Families make Pinetop Tree Farm part of Christmas traditions

Published 5:16 pm Sunday, November 23, 2014

Don and Cyndee Hawk were determined to maintain their family’s holiday tradition of choosing and cutting their own Christmas tree, despite having a daughter who is about to give birth to their 11th grandchild in a couple weeks.

The Hawks usually go away at this time of year to Blowing Rock, rent a cabin for the whole family and while there, choose Christmas trees to bring back home to the Concord area.

Since their daughter, Julie Chittock, is due to have her baby at any moment they wanted to stick close to home. The family has been choosing their trees together for the last five years.

The Hawks live in Kannapolis and their four children live in and around the Concord area. But each year at this time, they all load up the cars with the 10 grandchildren in tow and one-by-one, choose their trees.

This year, the family chose to visit Pinetop Tree Farm in Salisbury. The farm has been around for 44 years.

Farm owner Bryce Kepley planted his first seedling in 1971. He had a forest fire in 1980 after a neighbors’ trash fire got out of hand. He lost a lot of acreage, but had already harvested a number of trees that year. The fire wiped Kepley out for four years, he said.

Pinetop Farm was primarily a wholesale retailer and up until the last several years, has focused on retail sales specializing in choose and cut trees. The 20-acre farm offers white pine, Scotch pine, blue ice, and Leyland Cypress in various sizes.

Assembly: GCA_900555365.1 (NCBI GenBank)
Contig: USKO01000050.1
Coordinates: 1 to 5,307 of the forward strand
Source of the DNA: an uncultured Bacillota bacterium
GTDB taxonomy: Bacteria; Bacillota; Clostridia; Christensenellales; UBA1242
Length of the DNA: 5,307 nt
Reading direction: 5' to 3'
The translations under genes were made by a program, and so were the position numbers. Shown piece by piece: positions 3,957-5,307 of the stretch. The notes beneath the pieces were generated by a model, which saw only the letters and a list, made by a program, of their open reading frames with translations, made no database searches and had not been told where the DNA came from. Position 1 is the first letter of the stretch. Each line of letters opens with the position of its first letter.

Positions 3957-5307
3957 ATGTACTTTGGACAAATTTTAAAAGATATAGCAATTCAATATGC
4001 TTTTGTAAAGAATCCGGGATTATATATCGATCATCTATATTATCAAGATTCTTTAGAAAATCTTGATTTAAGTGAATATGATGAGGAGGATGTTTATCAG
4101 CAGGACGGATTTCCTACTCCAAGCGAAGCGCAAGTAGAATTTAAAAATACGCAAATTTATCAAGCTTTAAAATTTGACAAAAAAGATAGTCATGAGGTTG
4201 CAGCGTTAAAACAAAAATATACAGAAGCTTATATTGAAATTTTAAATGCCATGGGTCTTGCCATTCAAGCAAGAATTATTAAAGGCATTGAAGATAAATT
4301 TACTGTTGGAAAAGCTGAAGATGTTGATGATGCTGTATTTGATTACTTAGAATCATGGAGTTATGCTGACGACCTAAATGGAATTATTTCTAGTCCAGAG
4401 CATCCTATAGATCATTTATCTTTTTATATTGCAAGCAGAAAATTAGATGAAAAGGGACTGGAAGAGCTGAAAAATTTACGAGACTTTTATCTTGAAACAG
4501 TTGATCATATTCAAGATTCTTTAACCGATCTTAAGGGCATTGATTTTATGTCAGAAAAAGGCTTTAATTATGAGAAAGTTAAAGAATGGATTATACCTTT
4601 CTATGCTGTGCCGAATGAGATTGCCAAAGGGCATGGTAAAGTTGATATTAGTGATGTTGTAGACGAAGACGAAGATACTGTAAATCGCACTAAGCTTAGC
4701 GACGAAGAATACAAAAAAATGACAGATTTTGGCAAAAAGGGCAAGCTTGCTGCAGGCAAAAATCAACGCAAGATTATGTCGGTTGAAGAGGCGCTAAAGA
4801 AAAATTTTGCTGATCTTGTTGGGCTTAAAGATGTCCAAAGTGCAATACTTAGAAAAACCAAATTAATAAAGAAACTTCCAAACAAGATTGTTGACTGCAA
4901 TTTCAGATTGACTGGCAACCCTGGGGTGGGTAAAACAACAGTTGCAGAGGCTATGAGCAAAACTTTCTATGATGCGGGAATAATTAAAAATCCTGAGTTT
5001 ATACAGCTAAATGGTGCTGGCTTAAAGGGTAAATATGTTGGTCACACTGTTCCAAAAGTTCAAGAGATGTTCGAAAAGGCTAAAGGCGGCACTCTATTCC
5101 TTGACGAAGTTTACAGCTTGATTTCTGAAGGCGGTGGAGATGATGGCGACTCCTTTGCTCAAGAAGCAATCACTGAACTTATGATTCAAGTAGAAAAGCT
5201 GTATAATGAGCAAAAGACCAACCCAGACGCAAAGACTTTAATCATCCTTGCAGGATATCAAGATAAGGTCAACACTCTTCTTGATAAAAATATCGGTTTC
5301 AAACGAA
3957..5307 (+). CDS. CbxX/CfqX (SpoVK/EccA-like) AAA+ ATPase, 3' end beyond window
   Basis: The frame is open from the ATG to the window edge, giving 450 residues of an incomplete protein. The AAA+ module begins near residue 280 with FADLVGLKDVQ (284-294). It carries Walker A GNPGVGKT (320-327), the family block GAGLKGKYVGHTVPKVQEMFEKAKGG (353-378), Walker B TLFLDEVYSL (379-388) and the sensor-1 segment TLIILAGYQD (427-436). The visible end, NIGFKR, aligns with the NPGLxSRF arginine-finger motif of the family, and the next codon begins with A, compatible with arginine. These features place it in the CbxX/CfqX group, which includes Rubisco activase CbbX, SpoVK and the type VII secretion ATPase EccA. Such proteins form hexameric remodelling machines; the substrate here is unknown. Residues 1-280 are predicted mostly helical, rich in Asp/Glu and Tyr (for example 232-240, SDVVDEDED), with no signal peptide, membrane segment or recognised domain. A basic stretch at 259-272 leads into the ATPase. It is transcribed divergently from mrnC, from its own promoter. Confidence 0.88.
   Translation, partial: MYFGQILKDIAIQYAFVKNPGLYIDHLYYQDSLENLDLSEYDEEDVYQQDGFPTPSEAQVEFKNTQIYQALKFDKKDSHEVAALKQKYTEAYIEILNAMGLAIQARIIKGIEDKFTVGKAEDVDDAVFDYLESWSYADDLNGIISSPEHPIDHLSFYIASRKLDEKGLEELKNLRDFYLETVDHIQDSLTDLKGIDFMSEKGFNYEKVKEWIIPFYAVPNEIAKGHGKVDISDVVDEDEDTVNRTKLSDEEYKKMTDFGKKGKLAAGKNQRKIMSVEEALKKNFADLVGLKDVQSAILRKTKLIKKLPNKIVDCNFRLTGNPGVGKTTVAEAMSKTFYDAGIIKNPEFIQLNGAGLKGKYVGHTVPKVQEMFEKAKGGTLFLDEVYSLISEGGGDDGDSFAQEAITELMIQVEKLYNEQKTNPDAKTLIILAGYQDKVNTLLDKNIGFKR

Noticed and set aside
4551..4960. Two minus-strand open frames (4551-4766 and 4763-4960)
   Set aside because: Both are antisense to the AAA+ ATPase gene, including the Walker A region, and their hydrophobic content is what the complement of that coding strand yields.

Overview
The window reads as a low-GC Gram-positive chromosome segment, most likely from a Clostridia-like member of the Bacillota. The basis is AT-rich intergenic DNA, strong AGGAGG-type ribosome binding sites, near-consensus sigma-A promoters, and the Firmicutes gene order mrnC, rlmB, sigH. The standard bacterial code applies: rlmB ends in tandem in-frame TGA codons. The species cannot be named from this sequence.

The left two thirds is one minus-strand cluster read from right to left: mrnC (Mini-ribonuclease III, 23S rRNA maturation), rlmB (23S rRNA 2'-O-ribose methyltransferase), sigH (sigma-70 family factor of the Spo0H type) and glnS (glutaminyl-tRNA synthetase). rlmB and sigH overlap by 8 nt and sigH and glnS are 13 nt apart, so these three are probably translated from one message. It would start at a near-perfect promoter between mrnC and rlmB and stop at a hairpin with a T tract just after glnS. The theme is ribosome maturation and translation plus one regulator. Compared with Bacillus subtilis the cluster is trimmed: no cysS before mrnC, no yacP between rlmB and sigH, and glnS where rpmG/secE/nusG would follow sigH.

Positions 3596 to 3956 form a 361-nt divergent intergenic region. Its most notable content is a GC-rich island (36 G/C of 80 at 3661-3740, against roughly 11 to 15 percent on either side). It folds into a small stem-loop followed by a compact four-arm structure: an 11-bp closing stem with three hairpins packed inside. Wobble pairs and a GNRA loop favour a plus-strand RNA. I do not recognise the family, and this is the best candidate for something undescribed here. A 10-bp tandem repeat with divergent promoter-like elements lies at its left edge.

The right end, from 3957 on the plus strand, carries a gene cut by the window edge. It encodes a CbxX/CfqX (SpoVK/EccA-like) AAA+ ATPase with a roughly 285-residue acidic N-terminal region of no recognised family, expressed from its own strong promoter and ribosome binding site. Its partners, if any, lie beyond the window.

When the trees are about three years old, they are trimmed and shaped every year after that. On Saturday, Kepley was joined by his wife Naomi, their son, Jeff and his wife, Sharon.

Jeff said he recalled when he was younger and couldn’t trim the trees with a knife and had to use clippers.

Bryce said on average, most people want a tree that is between six to eight feet tall. He has many repeat customers who receive reminder cards in the mail a week before the farm is open for the holidays.

He enjoys the personal touch of mailing a card instead of using email or social media.

Throughout their 35-year marriage, Don Hawk said he’s made the mistake of bringing home some “scraggly” trees. Now Cyndee’s the one who has the final say on the trees.